LONDON – On July 6, the Nordic carrier, Norwegian, released its June 2022 passenger traffic figures, which show some stark improvements.
To start things off, Norwegian has had a mega month of June, with passenger traffic figures being their highest since the start of the Covid pandemic.
For June 2022, Norwegian saw a total of 1,937,318 passengers travel across its network, a staggering 19% increase compared to May 2022, which stood at 1,628,040 passengers.
This June 2022 figure, is yet again a major improvement compared to last year’s June figure, which stood at 225,509 passengers.
Norwegian’s load factor for June 2022 was 84.9%, a 4.7 percentage point increase compared to May 2022’s 79.2% load factor. Their June 2022 capacity, also known as ASK (Available Seat Kilometres) stood at 2,924 million whilst their actual passenger traffic, also known as RPK (Revenue Passenger Kilometres) stood at 2,482 million.
Comparing June’s ASK to May 2022’s stood at 2,459 million, some 465,000 kilometers difference, and their RPK figure for May 2022 stood at 1,947 million, a 535,000 difference.
The carrier’s on-time performance was unfortunately down compared to May 2022’s 84.9% with June 2022 standing at 70%, of which this is measured based on flights departing within 15 minutes of their scheduled departure times.
However, 93% of their flights arrived on schedule or no more than an hour late.
To hit these new figures, Norwegian operated on average a total of 68 aircraft in June 2022, of which completed 99.1% of their scheduled services.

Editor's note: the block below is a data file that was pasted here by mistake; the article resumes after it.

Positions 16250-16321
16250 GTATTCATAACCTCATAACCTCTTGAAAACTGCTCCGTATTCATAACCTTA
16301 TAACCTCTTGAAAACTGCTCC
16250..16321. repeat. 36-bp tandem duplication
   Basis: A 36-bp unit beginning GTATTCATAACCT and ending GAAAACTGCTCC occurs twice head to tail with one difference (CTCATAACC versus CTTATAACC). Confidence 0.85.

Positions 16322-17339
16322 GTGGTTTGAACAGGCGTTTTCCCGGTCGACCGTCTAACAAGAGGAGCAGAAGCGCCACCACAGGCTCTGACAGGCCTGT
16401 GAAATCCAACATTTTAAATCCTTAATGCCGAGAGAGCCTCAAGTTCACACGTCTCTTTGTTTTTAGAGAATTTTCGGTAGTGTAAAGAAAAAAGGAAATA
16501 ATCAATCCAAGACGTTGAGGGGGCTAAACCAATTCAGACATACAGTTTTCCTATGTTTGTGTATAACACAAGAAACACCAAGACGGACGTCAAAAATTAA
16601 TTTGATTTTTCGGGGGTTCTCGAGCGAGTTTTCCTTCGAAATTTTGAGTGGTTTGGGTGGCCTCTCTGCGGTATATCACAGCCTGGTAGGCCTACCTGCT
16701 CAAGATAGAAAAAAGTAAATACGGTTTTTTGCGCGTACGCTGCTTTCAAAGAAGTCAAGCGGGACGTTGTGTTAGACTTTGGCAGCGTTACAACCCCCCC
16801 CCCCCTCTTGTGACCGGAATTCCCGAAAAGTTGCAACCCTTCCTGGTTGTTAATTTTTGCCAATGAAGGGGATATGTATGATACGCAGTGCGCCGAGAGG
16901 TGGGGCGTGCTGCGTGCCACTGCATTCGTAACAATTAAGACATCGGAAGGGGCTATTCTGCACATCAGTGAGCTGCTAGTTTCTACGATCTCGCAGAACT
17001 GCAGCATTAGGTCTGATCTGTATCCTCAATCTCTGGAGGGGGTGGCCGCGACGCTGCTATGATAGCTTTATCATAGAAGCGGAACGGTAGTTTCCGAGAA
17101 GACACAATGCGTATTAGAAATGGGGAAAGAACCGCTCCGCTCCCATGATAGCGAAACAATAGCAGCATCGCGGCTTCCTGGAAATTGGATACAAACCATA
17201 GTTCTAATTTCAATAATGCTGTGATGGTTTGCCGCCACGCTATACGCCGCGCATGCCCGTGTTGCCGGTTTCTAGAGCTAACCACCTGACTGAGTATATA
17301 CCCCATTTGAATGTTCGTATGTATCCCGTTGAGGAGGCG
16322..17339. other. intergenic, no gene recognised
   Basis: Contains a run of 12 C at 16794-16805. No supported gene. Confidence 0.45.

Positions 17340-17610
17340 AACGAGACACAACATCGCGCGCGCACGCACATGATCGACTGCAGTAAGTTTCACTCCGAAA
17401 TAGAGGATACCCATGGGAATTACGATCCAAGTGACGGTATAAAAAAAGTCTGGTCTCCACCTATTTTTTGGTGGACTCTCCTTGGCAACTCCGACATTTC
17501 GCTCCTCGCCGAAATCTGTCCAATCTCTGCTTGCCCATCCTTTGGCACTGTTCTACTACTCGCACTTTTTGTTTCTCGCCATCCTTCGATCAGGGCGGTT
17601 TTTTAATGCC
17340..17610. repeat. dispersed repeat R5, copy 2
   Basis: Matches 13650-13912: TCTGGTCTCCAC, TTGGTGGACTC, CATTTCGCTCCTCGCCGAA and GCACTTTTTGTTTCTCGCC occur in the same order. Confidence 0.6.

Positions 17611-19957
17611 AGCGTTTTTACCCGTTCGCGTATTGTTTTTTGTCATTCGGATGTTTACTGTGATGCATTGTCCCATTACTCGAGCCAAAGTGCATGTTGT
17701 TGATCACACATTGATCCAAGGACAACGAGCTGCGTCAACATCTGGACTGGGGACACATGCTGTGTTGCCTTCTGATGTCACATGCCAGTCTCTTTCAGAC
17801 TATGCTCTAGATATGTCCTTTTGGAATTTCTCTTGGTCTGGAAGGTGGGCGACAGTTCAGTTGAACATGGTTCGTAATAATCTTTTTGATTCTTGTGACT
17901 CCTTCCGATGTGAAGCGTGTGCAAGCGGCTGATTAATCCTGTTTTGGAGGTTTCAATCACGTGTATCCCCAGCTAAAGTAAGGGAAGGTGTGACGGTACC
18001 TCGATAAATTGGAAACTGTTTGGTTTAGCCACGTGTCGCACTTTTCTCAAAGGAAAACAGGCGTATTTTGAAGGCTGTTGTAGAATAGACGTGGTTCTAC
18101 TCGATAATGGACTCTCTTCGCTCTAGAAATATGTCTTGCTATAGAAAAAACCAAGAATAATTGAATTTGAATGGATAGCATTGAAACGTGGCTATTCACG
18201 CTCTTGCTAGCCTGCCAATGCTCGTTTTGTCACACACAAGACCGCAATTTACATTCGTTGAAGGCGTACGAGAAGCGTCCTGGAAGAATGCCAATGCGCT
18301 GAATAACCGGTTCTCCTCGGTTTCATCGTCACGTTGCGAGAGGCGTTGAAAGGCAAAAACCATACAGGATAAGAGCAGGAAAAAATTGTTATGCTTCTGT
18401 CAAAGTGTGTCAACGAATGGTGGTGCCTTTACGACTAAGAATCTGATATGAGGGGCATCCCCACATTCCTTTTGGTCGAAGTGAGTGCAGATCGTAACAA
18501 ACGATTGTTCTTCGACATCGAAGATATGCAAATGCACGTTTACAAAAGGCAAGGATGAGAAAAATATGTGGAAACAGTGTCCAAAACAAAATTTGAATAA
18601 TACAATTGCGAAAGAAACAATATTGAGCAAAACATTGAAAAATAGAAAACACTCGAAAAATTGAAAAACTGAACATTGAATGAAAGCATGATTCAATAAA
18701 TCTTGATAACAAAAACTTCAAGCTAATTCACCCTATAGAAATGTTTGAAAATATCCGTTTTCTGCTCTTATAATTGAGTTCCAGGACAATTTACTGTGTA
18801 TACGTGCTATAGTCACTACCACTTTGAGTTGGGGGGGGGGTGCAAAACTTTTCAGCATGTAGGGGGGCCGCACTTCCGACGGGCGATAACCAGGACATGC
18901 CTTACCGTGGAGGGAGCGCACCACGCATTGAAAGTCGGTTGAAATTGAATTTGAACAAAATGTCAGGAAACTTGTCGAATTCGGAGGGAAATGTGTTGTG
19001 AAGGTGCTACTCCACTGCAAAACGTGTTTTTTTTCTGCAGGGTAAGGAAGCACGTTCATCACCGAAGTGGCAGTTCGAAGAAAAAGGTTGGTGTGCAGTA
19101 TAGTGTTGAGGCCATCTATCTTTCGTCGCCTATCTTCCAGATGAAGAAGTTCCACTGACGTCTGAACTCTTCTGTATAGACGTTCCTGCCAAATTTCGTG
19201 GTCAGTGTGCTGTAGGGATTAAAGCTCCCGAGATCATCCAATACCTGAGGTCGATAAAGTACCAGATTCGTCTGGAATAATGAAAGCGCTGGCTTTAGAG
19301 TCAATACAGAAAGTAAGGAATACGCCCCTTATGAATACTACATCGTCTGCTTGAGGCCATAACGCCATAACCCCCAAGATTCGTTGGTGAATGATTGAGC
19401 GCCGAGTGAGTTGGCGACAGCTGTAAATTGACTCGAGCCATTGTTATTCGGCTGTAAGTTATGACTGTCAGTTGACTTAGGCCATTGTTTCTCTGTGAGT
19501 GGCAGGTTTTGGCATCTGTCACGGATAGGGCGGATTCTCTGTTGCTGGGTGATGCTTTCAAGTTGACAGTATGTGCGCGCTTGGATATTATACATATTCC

On top of a very good month of June for Norwegian, just two weeks ago they had inked a new deal with Boeing for 50 new Boeing 737 MAX 8 aircraft, with 30 options on-top for a potential total of up to 80 of the type.
Deliveries of this major deal for Norwegian are expected to happen between 2025 and 2028.
Despite the good June, Norwegian had suffered strikes from aircraft technicians as well as issues with its cabin crew and pilots.
However, the positive side is that they have reached a two-year collective bargaining agreement with their respective unions and the aircraft technicians’ strike was ended following a compulsory arbitration announcement made by the Norwegian Minister of Labour.
Commenting on their strong June performance, Norwegian’s Chief Executive Officer, Geir Karlsen, has said, “I am very satisfied that we operated almost 100 percent of our 400 to 450 daily scheduled flights this month.”
“It has been a challenge due to a strike amongst aircraft technicians in Norway and the constraints at certain airports in Europe.”
“We are satisfied with the agreement reached with our cabin crew and the Norwegian Pilot Union and we are also happy to have our aircraft technicians back at work to ensure that our flights are operating as normal.”
“This means that we can deliver on the routes we have promised our customers. We are currently experiencing high demand this summer, but seats are still available to many destinations in Europe.”
It is evident that Norwegian is certainly on the bounce-back after a very tough past few years.
With the closure of its Norwegian Long Haul subsidiary, as well as becoming very close to bankruptcy.
Norwegian is certainly on a new path for both profitability and growth which should see the carrier remain around for years to come.